Simply ask yourself: Why?
With so many confusing ideas about what it means to be agile, it is no surprise that lots of people end up feeling uncertain about their own efforts to gain agility, and others feel frustrated about their experiences trying to introduce “agile methodologies”. Well, what we think you should do in this case is, instead of moving endlessly forward with new allegedly “agile” initiatives, take a step back and ask yourself: Why? Why do I want to be agile? The fact that lots of companies that declare their goal to be agile have no solid answer for this question may be surprising, but it is actually reasonable when you think about the consequences of anything becoming fashionable.
As said, agile tackles the issue of needing to adapt in a world that is constantly changing. When we try to approach new problems and new challenges with traditional methods, the result is wasted time, pointless effort, and frustration. In a world where expectations and demands are being permanently revised and challenged, predicting with precision what will happen in the next, 2, 3, 5 years is utterly impossible. So what we need is to develop a mindset that is flexible enough for us to adapt to this uncertainty. That is agile culture. That is the philosophy that inspires agile organizations.
Now, we have more or less displayed the main ideas that we believe define what an agile culture is. But the problem is, even when agile may be easy to explain and understand, it is much more difficult to implement. Being currently a fashionable concept, it is no surprise that the web is flooded with simplistic, seemingly straightforward instructions to become agile. But as we said, it is misleading to pretend that agile can be reduced to a set of tools, a framework, or a series of meetings. This is basically a superficial approach that ignores the fact that agile is about a change at the core of an organization itself, a change that permeates each and every one of its aspects.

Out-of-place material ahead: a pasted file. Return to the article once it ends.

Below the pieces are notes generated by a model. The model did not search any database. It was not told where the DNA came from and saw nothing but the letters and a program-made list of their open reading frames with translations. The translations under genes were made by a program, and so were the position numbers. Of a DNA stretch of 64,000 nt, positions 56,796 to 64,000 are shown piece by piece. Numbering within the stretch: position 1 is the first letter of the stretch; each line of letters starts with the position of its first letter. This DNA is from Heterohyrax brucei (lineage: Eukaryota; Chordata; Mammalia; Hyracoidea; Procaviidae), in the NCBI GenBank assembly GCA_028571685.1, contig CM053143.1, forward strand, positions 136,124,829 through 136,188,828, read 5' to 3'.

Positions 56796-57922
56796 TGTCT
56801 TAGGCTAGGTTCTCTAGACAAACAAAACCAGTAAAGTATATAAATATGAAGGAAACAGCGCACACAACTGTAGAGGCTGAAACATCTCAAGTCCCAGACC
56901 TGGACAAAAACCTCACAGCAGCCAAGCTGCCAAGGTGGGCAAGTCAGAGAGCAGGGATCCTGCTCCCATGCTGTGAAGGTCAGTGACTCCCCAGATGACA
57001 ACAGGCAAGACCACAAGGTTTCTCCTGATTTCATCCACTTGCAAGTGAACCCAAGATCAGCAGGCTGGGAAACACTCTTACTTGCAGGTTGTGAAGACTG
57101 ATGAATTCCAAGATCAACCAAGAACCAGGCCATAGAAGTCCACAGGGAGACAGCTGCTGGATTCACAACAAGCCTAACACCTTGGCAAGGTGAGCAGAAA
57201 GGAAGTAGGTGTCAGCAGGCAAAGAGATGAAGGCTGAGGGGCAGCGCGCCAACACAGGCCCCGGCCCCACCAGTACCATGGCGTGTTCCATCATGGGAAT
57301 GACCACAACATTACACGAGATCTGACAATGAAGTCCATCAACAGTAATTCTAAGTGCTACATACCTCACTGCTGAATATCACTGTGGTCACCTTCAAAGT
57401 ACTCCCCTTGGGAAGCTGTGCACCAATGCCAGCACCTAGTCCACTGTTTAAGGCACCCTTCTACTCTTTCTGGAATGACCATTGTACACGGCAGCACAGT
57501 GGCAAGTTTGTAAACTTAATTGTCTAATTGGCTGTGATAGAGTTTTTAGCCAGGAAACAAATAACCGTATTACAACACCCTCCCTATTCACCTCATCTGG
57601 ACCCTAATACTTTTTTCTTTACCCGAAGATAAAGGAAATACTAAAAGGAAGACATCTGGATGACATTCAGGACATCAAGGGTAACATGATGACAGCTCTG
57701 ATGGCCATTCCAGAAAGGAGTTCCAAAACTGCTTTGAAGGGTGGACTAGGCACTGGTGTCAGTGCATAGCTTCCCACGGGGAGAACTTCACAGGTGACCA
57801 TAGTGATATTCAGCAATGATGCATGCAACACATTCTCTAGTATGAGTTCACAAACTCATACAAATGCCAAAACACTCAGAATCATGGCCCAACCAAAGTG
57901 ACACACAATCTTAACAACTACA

Why we strive for agility
But the questions that we have posed here may well be directed to ourselves. Why does Revolt want to be agile? Well, mainly because we know that agility gives us the opportunity to deliver more business value to our clients by building meaningful and lasting products. And we believe that there is a Revolt way of achieving this that precedes any “method”. Disruption, openness, out-of-the-box thinking, these are the things that define us and the things that make us Revolt. We are not afraid of experimenting, of going beyond our boundaries and learning from our mistakes. We believe in constant learning and in teamwork. We believe that journeys are more important than destinations. We strive for excellence but we recognize that this is a quest that never really comes to an end. We are always eager to question our way of doing things, to find new and better ways to approach projects. And this is why our culture and our mindset perfectly harmonize with the essence of being agile.
Blogpost written By: Belén Piñeyro